Craig Weinstraub. appearing Wednesday on NBC's "Today" show, said authorities twice denied his request for independent psychiatric evaluations of Castro, who was found hanged by a bed sheet in his cell Tuesday night at the Correctional Reception Center in Orient, Ohio, where he was serving a prison sentence of life plus 1,000 years after he pleaded guilty to the abductions, captivity and rape of Amanda Berry, Gina DeJesus and Michelle Knight.
Weintraub, told Cleveland.com Wednesday he asked the center's warden to allow a defense scientist to evaluate Castro, 53, but was denied two weeks before Castro's death.
A spokesman for the state Department of Correction and Rehabilitation couldn't confirm whether a request had been made.
"There's no doubt that he had psychological problems, and it's obvious, throughout the case, that's what this case was about -- somebody who was deeply disturbed," Weintraub said on "Today."
"We'll find out exactly what happened," he said.
"A thorough review of this incident is under way," Ohio Department of Rehabilitation and Correction spokeswoman JoEllen Smith said in a statement to NBC News.
"I'm going to be very interested to hear what they have to say about how in depth and what the wide scope of the independent evaluation was that they may have conducted," Weintraub said. "If it's anything but a suicide or it is a suicide, we're going to get to the bottom of it. There's no way we're going to let this go especially in light of the fact that it's been 30 days [since Castro began serving his sentence]."
He said his first request for an independent forensic evaluation, submitted while Castro was still being held at the county jail, and a second request after Castro was sent to the Lorain Correctional Institution were both denied.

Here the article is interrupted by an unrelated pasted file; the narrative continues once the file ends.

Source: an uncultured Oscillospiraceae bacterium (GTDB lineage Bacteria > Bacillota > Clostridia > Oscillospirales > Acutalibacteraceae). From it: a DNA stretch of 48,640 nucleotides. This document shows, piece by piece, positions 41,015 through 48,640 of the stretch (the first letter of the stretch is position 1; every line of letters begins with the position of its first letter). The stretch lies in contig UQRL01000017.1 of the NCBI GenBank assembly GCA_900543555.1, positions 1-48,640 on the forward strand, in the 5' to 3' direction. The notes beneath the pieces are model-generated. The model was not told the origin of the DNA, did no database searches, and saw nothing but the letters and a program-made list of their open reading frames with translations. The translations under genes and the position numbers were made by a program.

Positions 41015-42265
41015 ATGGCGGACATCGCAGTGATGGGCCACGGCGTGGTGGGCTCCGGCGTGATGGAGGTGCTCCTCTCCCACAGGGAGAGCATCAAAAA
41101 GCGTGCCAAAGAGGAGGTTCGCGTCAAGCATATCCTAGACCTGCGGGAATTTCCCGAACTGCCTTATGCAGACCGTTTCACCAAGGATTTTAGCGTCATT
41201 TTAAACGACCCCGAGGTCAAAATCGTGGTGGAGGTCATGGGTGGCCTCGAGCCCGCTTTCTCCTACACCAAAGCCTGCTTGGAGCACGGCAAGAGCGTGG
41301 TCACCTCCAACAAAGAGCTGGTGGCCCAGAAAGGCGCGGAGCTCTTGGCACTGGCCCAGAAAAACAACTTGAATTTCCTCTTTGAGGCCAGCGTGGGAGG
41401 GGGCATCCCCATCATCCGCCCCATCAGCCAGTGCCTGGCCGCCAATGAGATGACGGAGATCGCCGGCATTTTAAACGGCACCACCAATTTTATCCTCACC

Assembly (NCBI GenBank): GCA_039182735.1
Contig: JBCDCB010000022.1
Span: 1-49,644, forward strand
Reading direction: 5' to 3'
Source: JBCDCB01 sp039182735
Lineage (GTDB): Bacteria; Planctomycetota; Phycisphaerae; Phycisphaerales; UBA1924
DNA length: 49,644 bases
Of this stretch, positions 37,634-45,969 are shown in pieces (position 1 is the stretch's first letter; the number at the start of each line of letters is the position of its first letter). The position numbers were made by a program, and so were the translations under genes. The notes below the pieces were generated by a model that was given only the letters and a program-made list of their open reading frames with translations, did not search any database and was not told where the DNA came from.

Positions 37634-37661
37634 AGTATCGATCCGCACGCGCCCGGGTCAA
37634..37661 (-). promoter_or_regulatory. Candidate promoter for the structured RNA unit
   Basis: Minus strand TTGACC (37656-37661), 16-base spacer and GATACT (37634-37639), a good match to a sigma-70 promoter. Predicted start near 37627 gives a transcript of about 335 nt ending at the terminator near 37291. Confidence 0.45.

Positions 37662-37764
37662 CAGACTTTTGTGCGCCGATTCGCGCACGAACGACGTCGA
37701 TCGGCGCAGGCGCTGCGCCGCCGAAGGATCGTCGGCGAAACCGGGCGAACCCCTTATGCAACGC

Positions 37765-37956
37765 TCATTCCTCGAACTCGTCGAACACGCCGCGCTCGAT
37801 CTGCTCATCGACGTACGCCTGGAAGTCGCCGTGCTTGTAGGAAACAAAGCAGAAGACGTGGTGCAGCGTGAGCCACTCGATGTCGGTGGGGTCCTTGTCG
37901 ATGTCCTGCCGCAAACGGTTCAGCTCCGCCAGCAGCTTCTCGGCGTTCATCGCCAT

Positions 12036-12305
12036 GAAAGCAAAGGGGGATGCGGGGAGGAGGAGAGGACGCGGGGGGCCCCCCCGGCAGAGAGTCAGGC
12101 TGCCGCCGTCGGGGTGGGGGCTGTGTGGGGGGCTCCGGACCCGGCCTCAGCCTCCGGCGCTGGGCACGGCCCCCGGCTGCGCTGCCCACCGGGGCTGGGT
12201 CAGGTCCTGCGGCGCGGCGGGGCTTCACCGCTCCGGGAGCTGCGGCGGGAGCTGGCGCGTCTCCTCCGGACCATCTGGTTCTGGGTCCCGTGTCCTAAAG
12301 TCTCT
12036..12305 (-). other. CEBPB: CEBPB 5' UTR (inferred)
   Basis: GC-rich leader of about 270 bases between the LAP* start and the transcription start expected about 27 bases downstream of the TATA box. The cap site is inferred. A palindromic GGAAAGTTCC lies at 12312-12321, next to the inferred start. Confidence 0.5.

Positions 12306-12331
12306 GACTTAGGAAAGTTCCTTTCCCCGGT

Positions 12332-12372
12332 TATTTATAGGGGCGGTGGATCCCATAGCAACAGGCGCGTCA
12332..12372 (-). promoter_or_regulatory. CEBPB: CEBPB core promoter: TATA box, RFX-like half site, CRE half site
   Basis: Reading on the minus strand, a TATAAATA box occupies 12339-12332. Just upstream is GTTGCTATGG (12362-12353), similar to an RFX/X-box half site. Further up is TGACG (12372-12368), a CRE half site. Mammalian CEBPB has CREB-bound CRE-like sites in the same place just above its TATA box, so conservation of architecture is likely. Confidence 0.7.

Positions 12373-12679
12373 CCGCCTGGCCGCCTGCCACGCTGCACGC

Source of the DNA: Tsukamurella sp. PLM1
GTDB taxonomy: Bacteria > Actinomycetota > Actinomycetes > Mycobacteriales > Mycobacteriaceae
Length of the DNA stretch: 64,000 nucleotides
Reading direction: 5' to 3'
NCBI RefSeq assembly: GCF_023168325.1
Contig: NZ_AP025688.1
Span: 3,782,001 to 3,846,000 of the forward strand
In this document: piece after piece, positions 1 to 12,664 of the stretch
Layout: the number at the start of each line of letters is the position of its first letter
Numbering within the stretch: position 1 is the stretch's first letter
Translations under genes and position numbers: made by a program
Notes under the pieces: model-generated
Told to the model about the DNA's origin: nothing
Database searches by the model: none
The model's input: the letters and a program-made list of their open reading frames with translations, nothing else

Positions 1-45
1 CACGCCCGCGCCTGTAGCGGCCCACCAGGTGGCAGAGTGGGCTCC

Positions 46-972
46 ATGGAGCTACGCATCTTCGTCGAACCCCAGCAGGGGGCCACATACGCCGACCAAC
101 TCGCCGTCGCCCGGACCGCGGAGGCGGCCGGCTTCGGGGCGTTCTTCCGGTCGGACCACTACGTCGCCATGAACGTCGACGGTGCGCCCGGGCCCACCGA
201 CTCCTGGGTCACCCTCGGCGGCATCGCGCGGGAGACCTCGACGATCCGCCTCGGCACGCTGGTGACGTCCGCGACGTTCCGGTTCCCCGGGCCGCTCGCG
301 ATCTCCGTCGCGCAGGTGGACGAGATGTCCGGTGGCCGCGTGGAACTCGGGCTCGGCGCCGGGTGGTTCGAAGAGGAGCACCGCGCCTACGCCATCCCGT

Weintraub told Cleveland.com one reason he made the request was because of a letter the FBI found in Castro's Seymour Avenue home written in 2004, in which Castro referred to suicide.
"When taken with the pressures of being an inmate ... it's a recipe for disaster," Weintraub said.
John O'Brien, a spokesman for the Cuyahoga County Sheriff's Office, said Castro was placed on suicide watch and administrative segregation when he was taken into custody in May, routine treatment for high-profile inmates.
After he was evaluated by psychologists, Castro was downgraded to suicide precaution, O'Brien said.
"We felt he wasn't a danger to himself," O'Brien said.
He said Castro showed no signs of unusual behavior while he was in jail.
"We look for whether people either have trouble or are dealing with the situation," O'Brien said, adding that Castro "was dealing with the situation."
Castro, an unemployed bus driver, was sentenced Aug. 1 in a plea deal that let him avoid a possible death sentence.
He admitted to 937 criminal counts of rape, kidnapping and aggravated murder associated with the abduction, beating and restraining -- sometimes in chains -- of Berry, DeJesus and Knight. The three women disappeared separately between 2002 and 2004, when they were 14, 16 and 20 years old.
The women were rescued from Castro's house May 6 after neighbors spotted a frantic Berry and helped her break out.